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Contrast MRI Charts Brain’s Waste Disposal

February 26, 2013
Written by: , Filed in: Neuroradiology
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Contrast-enhanced MRI is allowing researchers to map the process that clears waste from the brain, opening avenues for possibly understanding, predicting, and treating disorders such as Alzheimer’s disease.

The glymphatic pathway, only recently discovered, involves cerebrospinal fluid flowing through the brain, picking up waste, then exchanging with interstitial fluid that clears the waste. Among the waste products are amyloid proteins. Amyloid plaque is found in the brains of people suffering from Alzheimer’s disease, and protein accumulations are associated with such other disorders as chronic traumatic encephalopathy.

Researchers used contrast-enhanced MRI to map the pathway in rats. Principal investigator Helene Benveniste, MD, PhD, said:

Our experiments showed proof of concept that the glymphatic pathway function can be measured using a simple and clinically relevant imaging technique.

Dr. Benveniste continued, “This technique provides a three-dimensional view of the glymphatic pathway that captures movement of waste and solutes in real time. This will help us to define the role of the pathway in clearing matter such as amyloid beta and tau proteins, which affect brain processes if they build up.”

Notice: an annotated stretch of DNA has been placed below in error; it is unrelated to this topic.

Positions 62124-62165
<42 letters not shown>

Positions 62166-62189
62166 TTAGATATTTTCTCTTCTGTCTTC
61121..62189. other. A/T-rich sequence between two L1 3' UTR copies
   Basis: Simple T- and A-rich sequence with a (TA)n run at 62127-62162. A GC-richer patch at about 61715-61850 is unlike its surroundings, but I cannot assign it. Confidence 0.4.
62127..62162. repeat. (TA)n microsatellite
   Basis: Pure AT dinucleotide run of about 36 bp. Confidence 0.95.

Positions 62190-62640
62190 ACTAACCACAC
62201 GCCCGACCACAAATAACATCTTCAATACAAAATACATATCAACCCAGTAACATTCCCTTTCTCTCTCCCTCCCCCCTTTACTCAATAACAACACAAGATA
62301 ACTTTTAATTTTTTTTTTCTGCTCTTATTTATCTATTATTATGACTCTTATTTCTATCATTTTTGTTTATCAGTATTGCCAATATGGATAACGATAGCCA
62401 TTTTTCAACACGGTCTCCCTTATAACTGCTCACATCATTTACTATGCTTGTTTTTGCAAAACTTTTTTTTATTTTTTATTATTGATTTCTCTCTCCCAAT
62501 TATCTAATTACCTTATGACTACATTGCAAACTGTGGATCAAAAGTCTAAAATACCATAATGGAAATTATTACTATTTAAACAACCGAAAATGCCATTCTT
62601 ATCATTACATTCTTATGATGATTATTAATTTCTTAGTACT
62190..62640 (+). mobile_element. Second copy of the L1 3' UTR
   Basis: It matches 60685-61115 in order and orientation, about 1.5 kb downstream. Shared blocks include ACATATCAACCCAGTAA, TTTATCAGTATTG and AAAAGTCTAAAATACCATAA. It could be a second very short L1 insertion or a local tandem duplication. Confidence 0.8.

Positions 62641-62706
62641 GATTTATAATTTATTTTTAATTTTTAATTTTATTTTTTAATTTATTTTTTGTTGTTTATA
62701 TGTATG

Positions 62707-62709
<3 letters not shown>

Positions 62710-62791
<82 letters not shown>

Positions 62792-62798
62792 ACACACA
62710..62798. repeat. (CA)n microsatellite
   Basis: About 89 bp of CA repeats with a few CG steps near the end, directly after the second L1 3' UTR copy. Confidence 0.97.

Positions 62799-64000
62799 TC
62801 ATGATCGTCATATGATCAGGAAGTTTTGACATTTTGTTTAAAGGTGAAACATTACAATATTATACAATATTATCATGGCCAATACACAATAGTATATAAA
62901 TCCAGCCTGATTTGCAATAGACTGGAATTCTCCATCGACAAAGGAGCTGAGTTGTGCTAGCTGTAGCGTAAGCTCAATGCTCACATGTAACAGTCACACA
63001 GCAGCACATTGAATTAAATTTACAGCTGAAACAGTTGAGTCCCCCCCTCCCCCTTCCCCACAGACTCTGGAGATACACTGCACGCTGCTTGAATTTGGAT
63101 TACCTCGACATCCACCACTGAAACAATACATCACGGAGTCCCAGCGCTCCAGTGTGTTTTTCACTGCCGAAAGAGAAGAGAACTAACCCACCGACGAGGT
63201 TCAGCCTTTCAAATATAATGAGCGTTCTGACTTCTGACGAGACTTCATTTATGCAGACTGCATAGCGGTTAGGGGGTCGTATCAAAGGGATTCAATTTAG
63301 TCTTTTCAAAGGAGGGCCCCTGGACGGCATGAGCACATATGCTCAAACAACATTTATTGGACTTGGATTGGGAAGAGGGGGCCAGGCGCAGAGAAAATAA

Dr. Benveniste is professor and vice chair for research in anesthesiology at Stony Brook University in Stony Brook, New York. She was quoted in a university news release. An open-access article about the research, with Dr. Benveniste as senior author, was published last week in theĀ Journal of Clinical Investigation.

Now the big questions become: Does dysfunction in the glymphatic pathway have anything to do with Alzheimer’s or other diseases? If so, how can we fix any problems?

To evaluate glymphatic pathway function, the journal article says, “a safe, minimally invasive imaging approach to measuring glymphatic pathway function was necessary.” For this purpose, contrast-enhanced MRI isn’t quite clinic-ready; scan time for the rats was more than two hours, for example. But that will undoubtedly change rapidly. Any tool that might be used to deal with Alzheimer’s will get lots of attention.

Related seminar: UCSF Neuro and Musculoskeletal Imaging


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